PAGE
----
The U.S. Department of Labor (“DOL”) has recently extended the relief previously granted to five financial institutions which allows these banks to continue to rely on the QPAM exemption (Prohibited Transaction Exemption 84-14). The QPAM exemption permits ERISA plans and comingled funds to engage in transactions with “parties in interest” to those ERISA clients without running afoul of ERISA’s prohibited transaction rules, provided that the ERISA plan or fund is managed by a qualified professional asset manager (“QPAM”) and certain other conditions are satisfied.  Continue Reading DOL Extends QPAM Relief to Five Financial Institutions

At the table in the kitchen, there were three bowls of porridge.  Goldilocks was hungry.  She tasted the porridge from the first bowl.

“This porridge is too hot!” she exclaimed.

So, she tasted the porridge from the second bowl.

“This porridge is too cold,” she said

So, she tasted the last bowl of porridge.

“Ahhh, this porridge is just right,” she said happily and she ate it all up.

 

Virtually all companies that offer participant-directed retirement plans permit their participants to elect an income-producing, low risk, liquid fund, such as a money market fund or a stable value fund. A stable value fund, as the name suggests, is a conservative investment option designed to provide stability, as opposed to growth.

Stable value funds have desirable features.  By combining bonds and an investment wrap, participants can achieve bond-like returns without the interest-rate volatility present in bond funds.  But those features do not eliminate the risk of losses, they just delay them. Indeed, a stable value fund with a longer duration is riskier than a fund with a shorter duration.

The stability-enhancing features of a stable value fund mean that, if a stable value fund invests in a bond that defaults, the value of the fund will not take an immediate tumble, but the loss will be amortized over a period of time.  Over the long run, the performance of a stable value fund approaches the performance of the underlying bond portfolio, minus the expenses of maintaining the wrap coverage and administering the fund.

There is, however, no typical stable value fund. According to How to Evaluate Stable Value Funds and Their Managers by Andrew Apostol, “[d]ue to the varying expectations of individual plan sponsors and the range of management techniques used by their stable value managers, there is not a single style or strategy that is common across all stable value funds.” For example, the plans for a Silicon Valley startup or a hedge fund will differ. Even if both aim for stability, the participants likely have different risk targets, which will lead to different markups across stable value funds.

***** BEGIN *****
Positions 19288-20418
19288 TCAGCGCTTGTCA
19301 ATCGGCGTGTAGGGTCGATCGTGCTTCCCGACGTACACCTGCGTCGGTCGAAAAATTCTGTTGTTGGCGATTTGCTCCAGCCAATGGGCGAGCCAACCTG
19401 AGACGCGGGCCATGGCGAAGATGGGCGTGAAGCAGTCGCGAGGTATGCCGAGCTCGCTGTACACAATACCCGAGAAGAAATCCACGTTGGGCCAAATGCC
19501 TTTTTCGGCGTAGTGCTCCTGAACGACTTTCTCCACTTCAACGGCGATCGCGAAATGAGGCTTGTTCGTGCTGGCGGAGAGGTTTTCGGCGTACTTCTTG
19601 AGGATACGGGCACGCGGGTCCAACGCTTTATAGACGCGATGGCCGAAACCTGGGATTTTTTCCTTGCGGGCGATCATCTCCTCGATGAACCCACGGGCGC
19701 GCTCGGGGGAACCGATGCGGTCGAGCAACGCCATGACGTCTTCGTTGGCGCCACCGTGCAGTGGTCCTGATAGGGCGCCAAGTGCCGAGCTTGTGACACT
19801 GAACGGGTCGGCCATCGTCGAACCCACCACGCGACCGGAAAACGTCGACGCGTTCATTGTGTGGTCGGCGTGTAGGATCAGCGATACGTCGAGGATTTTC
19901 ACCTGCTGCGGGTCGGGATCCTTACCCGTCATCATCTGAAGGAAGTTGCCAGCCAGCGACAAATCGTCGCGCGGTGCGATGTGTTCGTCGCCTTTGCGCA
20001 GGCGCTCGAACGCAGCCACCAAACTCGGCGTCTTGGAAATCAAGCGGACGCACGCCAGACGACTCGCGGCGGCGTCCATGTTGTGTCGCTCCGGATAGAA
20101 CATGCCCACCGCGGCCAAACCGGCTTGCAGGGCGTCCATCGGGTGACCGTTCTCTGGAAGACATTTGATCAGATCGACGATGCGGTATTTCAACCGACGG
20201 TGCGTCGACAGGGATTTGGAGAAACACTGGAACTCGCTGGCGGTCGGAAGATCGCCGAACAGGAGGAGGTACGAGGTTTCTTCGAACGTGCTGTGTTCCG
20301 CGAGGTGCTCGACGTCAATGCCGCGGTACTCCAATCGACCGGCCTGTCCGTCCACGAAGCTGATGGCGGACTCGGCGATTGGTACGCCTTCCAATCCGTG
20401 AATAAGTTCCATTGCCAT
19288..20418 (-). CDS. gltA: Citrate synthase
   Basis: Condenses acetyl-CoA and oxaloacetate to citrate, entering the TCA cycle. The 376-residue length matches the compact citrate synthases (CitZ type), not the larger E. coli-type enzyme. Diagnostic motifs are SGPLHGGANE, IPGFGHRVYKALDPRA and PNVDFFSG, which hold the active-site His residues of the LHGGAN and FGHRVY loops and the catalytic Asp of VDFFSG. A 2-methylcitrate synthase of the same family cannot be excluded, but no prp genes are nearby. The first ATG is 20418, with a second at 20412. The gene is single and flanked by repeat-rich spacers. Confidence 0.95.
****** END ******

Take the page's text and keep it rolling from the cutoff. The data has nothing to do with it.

Even though there is no typical stable value fund, there are three typical types of lawsuits filed against fiduciaries offering stable value funds. Fiduciaries have been sued for 1) offering a stable value fund that is too risky and 2) offering a stable value fund that is not risky enough. Only Goldilocks, it seems, could safely offer a stable value fund.

Considering the litigation risks for fiduciaries who do not set the stable value fund just right—a task that always looks easier in the hindsight of a lawsuit—a fiduciary may conclude the best option is not to offer a stable value fund at all. Yet fiduciaries have also been sued for 3) not offering a stable value fund. Let’s take a deeper dive into these three bears of a lawsuit. Continue Reading Stable Value Funds: A Financial Investment with Risky Litigation Consequences

As we previously reported in our Legal Update, in April 2016 the U.S. Department of Labor (“DOL”) replaced its 1975 regulation that set the parameters for determining when a person should be treated as a fiduciary under ERISA when providing advice with respect to investment matters (the “Fiduciary Rule”).  The new definition treats persons who provide investment advice or recommendations for a fee or other compensation with respect to assets of a plan or IRA as fiduciaries in a much wider array of relationships than was true under the 1975 regulation. In connection with the publication of the new Fiduciary Rule, the DOL also published two new administrative class exemptions from the prohibited transaction provisions of ERISA and the Internal Revenue Code—the BIC Exemption and the Principal Transactions Exemption—as well as amendments to PTE 84-24, commonly relied upon for the sale of insurance contracts to ERISA plans.  As discussed in the Legal Update, just as plan fiduciaries geared up for these major changes, the DOL began to back peddle as a result of the change in administration and new leadership at the DOL. So where are we now? Continue Reading DOL Fiduciary Rule Update – Where Are We Now?

A collective investment trust (“CIT”) is a longstanding vehicle used by banks and trust companies to commingle the assets of qualified retirement trusts for investment.  In recent years, CITs are enjoying a resurgence for defined contribution plans as an alternative to mutual funds in a 401(k) plan line up. The primary reason for the new popularity of CITs is that they often have a lower expense ratio than mutual funds as a result of being free from the extensive regulatory requirements imposed on mutual funds under the securities laws.  But there are many other differences between CITs and mutual funds that plan fiduciaries should understand when adding an investment option structured as a CIT to their 401(k) plan line up.  This blog provides a number of examples of issues that plan fiduciaries who are not familiar with CITs could miss. Continue Reading Collective Investment Trusts – What DC Plan Fiduciaries Should Know